People behind the Iron Curtain were subjected to decades of propaganda about the supposed inequity and iniquity of the capitalist system.

To make matters worse, the transition away from Communism often exacerbated that scepticism. In some cases, the process of privatisation created windfall gains for those with special connections to government. And in cases when privatisation didn’t occur, that meant governments providing subsidies to state-owned enterprises. Yet those subsidies generally get targeted to insiders. To the degree that these examples of cronyism are perceived as being part of the capitalist system, it’s understandable that ordinary people are less than enthused about the market economy.

How pervasive is the problem? Once again, the database from Economic Freedom of the World is very instructive. If you examine the overall ratings for “size of government”, Eastern European nations are actually ranked significantly better, with an average ranking of 89.2 compared with 129.2 for Western European countries. This is because tax rates tend to be lower (many ­former Soviet Bloc nations have flat tax regimes, for instance) and welfare states aren’t as burdensome.

But if you dig into the details and examine the various components that determine size of government, there’s one area where Eastern Europe lags behind. The numbers for “Government Enterprises and Investment” are better in Western Europe. This variable is important, according to Economic Freedom or the World, because it:

“…measures the extent to which countries use private investment and enterprises rather than government investment and firms to direct resources. Governments and state-owned enterprises play by rules that are different from those to which private enterprises are subject. They are not dependent on consumers for their revenue or on investors for capital. They often operate in protected markets. Thus, economic freedom is reduced as government enterprises produce a larger share of total output.”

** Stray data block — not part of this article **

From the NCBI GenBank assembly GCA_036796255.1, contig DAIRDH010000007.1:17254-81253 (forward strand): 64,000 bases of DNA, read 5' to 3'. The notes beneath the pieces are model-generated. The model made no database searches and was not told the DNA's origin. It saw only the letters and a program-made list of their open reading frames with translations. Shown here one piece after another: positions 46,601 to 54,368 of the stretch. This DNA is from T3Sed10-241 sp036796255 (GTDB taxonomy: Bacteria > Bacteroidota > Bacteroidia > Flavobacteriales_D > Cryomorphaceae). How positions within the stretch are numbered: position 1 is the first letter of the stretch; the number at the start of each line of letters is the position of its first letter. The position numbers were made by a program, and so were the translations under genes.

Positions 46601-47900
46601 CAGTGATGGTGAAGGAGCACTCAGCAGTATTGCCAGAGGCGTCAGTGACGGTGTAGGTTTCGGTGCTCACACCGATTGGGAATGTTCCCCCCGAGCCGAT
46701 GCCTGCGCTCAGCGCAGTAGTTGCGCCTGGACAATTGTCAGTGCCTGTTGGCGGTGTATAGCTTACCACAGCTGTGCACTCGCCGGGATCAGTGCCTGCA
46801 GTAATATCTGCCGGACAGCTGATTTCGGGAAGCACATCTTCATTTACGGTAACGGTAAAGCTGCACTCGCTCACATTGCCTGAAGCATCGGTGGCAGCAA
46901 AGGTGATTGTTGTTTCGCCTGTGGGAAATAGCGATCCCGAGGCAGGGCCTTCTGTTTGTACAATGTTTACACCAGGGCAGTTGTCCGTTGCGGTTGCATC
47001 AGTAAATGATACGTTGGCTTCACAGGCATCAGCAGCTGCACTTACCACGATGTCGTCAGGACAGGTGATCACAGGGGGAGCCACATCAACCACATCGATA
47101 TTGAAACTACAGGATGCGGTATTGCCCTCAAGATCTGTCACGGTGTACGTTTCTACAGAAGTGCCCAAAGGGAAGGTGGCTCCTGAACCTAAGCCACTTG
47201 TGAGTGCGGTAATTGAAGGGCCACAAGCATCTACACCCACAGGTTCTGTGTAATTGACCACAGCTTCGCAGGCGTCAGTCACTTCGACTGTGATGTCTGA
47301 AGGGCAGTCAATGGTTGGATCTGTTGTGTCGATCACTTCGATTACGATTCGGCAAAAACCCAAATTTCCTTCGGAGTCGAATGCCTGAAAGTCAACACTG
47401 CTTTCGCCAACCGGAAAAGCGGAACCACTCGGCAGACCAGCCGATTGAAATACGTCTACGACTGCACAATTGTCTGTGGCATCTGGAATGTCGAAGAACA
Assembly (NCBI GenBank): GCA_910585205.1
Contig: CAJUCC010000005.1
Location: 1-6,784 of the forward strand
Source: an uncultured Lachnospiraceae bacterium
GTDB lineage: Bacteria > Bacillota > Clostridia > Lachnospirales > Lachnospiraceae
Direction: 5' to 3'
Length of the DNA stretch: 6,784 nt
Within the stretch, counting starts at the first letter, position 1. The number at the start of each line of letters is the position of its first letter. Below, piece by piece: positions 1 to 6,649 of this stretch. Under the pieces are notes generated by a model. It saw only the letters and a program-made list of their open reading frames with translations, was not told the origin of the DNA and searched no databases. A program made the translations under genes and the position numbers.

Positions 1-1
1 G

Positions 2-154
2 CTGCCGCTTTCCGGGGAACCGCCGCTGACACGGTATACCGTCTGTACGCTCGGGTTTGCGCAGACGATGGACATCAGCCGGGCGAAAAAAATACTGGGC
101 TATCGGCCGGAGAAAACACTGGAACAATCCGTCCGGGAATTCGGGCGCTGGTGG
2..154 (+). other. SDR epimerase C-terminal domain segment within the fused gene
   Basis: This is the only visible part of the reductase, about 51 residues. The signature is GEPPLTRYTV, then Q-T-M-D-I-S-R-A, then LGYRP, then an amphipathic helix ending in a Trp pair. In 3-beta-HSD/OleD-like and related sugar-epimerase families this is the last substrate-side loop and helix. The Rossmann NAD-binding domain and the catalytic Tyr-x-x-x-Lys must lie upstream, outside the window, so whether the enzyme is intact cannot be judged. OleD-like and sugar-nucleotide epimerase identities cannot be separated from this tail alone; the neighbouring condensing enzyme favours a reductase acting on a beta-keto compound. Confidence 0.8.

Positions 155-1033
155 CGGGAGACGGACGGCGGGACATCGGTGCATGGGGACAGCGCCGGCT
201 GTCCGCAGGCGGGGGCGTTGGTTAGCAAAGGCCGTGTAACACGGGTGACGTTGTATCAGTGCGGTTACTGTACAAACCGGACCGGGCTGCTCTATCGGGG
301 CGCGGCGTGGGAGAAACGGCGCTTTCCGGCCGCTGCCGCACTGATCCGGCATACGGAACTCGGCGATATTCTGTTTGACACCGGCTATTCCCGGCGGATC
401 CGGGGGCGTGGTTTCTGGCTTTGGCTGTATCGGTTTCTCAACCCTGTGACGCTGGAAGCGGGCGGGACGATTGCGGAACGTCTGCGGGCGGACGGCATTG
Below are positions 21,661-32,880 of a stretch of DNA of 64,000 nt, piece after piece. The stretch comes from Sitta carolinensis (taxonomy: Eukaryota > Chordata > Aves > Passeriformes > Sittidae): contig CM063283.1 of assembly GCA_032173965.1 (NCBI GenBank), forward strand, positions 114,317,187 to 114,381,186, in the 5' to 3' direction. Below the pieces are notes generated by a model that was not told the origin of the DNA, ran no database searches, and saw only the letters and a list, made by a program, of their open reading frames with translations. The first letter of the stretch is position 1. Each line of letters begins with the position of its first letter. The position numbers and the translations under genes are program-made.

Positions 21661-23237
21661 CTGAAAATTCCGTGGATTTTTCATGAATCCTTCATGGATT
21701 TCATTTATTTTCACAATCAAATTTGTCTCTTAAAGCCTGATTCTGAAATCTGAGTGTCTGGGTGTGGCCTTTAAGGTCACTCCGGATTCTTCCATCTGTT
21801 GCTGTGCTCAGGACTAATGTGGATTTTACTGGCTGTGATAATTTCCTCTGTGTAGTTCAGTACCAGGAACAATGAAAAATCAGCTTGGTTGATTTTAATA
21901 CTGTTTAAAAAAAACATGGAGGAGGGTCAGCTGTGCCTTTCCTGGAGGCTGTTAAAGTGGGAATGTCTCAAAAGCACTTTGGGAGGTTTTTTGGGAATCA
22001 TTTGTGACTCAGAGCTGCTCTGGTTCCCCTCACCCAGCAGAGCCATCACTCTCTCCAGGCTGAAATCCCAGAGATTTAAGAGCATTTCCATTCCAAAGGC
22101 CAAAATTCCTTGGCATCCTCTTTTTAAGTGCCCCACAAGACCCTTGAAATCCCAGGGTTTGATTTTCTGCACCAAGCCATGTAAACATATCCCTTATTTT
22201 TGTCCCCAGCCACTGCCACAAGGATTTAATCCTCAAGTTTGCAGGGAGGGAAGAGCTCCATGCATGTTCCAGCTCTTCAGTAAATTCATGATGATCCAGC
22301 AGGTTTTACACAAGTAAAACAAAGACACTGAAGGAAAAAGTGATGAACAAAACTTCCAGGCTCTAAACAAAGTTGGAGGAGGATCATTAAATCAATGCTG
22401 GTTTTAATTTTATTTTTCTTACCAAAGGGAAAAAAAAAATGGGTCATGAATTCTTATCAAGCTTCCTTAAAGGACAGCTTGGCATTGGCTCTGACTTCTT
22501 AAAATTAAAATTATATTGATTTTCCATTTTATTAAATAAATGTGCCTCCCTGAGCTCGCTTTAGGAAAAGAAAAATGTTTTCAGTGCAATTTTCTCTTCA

Politicians play too large a role in the allocation of capital in former Communist nations. 

In other words, politicians play too large a role in the allocation of capital in former Communist nations. And when you combine low scores for rule of law with poor scores for government control of investment and allocation of capital, this underscores the need for further reforms in Eastern Europe. However, such changes are difficult in nations where people incorrectly think that cronyism is part of capitalism. Particularly when politicians don’t have much incentive to reform policies, since genuine capitalism means they have less ability to hand out favours in exchange for power and money.

However, there is no alternative to reform in a competitive global economy. Nations that maintain statist policies will lose jobs, investment, and entrepreneurs to countries where there is better protection of the rule of law and less economic intervention. For Eastern European nations, which already face severe demographic challenges because of ageing populations and falling birthrates, the loss of productive resources – especially the emigration of young people – is a crippling blow.

The bottom line is that post-Communist nations need to choose genuine capitalism if they want a brighter future for their citizens.

Nations that maintain statist policies will lose jobs, investment, and entrepreneurs to countries where there is better protection of the rule of law and less economic intervention.